well, let me revise that.
food is my favorite. the planning of it, the shopping for ingredients, and actual making of food? not so much.
for me, cooking and meal planning have historically been pretty stressful things. and that is something that needs to change. i just don't have room in my life for unnecessary stress. (does anybody?) i need a new approach to food, and that brings me to the topic of food culture, which is something i've been thinking a lot about lately.
american food culture--it's pretty much a mess. now don't get me wrong, i love my country. but, let's be honest, as a nation we eat like crap. diabetes, heart disease, overweight--they're all big problems here in the US, and the more i think about it, it's not so much because of what we eat--though that is a major contributor to our national health crisis (hello, processed foods, i'm looking at you)--but it's also very much about how we eat. and in a word, that's mindlessly.
the american approach to food is this: food should be convenient. it should require very little thought. and it should be prepared and consumed quickly, ideally while thinking about and/or doing something else (working at your desk, picking up carpool, running errands, watching tv).
we are world-class snackers, americans. we've been called a fast food nation, which is actually just code for thoughtless food nation. and you know what? that doesn't sit right with me. and maybe all of that is the reason why food and healthful eating and family mealtime have become so synonymous with stress for me. as an american, i've been conditioned to think of food as something i'm too busy for, something i don't really want to be bothered much by, something that should be squeezed in around all the other more important things i have to do--when really, it should be more of a priority than that.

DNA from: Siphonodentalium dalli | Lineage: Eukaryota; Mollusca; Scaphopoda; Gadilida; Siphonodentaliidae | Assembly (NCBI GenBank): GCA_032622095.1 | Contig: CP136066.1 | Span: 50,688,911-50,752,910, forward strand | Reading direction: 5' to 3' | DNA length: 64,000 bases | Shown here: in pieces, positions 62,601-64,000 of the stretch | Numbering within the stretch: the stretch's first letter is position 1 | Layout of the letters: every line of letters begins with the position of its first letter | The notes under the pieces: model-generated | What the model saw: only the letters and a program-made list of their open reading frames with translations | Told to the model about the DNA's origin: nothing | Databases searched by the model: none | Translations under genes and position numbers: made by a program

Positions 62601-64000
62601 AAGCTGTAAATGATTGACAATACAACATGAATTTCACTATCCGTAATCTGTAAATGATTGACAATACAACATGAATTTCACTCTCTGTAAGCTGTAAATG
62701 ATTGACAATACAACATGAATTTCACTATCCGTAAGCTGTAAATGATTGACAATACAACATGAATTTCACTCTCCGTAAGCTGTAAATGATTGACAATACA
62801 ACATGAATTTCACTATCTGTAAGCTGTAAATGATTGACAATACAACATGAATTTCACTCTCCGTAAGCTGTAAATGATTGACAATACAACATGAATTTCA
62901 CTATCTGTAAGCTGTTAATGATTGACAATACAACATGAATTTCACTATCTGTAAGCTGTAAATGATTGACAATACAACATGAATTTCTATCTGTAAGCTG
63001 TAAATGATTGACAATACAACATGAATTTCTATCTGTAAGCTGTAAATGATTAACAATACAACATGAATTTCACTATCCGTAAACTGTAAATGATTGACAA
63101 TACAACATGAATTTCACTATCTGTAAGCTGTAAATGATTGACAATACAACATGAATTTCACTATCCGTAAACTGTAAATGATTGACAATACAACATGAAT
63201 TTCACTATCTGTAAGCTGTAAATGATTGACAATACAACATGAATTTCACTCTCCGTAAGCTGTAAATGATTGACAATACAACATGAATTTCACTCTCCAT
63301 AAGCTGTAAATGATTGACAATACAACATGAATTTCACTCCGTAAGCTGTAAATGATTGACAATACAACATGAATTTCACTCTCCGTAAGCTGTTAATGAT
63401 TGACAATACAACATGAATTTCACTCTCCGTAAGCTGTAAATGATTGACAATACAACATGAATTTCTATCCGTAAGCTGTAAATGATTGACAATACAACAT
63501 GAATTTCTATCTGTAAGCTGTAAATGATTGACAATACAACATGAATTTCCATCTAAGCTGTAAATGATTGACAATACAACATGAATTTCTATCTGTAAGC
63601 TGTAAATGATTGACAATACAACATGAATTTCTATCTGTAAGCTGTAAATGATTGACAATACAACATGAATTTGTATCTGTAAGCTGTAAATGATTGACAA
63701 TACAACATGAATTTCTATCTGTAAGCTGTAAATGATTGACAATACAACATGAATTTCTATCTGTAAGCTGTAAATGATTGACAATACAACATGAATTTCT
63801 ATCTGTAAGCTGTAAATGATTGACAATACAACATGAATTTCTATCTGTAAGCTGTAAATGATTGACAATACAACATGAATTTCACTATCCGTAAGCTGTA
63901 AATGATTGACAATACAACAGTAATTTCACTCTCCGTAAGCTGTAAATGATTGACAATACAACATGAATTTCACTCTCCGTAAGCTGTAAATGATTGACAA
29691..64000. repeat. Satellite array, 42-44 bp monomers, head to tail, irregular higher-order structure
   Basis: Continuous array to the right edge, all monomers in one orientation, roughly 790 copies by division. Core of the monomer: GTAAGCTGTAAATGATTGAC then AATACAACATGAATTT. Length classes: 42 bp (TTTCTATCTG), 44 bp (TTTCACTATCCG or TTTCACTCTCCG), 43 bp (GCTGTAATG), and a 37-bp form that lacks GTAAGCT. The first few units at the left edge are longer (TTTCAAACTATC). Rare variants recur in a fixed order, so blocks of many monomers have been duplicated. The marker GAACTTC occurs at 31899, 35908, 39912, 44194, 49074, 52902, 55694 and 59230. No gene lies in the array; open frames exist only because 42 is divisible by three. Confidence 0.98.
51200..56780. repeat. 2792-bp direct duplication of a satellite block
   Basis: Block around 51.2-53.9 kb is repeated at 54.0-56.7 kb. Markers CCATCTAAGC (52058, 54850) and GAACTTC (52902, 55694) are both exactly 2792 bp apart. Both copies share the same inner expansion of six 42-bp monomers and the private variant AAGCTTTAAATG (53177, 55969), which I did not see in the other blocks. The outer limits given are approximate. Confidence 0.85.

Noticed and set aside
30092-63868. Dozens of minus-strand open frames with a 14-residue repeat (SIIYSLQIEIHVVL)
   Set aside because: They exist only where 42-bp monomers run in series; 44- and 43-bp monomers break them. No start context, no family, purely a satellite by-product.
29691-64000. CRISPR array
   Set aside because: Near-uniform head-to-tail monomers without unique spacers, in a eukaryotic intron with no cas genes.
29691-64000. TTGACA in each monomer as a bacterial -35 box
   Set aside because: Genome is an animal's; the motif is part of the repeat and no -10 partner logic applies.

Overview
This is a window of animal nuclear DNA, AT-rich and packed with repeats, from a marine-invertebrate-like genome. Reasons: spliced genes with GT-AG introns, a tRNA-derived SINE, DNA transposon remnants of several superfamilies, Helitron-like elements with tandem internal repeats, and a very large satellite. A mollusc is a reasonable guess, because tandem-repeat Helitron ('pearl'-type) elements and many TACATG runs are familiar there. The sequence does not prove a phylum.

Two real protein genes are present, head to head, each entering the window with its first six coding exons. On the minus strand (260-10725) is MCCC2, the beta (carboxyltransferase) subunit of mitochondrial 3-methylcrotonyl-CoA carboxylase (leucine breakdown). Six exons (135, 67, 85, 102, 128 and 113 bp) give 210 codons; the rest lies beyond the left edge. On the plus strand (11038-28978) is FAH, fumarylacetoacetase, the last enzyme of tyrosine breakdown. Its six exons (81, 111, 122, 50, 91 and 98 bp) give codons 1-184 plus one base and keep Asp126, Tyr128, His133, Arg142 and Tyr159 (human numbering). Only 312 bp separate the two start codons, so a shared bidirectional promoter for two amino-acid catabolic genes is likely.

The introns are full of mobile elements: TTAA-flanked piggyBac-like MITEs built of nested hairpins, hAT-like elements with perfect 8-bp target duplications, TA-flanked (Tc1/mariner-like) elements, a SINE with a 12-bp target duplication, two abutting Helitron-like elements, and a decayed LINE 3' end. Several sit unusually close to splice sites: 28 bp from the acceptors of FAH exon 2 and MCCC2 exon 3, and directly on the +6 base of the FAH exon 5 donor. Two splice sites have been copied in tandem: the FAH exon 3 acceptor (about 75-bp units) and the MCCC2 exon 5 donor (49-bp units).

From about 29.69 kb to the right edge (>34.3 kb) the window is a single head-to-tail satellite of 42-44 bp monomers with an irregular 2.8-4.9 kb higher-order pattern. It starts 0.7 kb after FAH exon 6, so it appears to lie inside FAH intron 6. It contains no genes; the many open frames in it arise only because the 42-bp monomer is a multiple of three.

and so i'm making it a priority. i'm changing the way i look at food, the way my family looks at food. i'm giving real thought to our family's food culture, and how i would like that to look.
now, before i get ahead of myself, let's be clear about one thing: my time and energy and brainpower are all very limited resources, which means there will have to be sacrifices. prioritizing our family's food culture and teaching myself and my children to have a healthier relationship with food (and with each other?) may mean things like later bedtimes (nooooo!) so we can eat together as a family more often and/or letting go of some of the afternoon activities we're used to so we have time to prepare a real midday meal (and actually enjoy it) instead of rushing on to the next thing.
sigh. it won't be easy. change never is. but i just keep coming back to this:
how much time and energy and thoughtful consideration does cultivating a healthy, rich, joyful family food culture (particularly where a larger societal food culture is found lacking) deserve?
answer: more than I have been giving it.
okay, more soon. in the meantime, here are a few links to some resources that i've found helpful/inspiring of late:
- Word of Wisdom Living blog
- French Kids Eat Everything by Karen Le Billon
- City Market (my friend just convinced me to make the drive downtown one day soon, and take the kids)
what do you think? i'd love to hear what you have to say on the subject of food culture, the slow food movement, healthy eating habits, or anything else related to food. and if you have any recommendations for additional reading i'd love to hear those too!
[food-related instagram photos by me: @cee_dee_oh]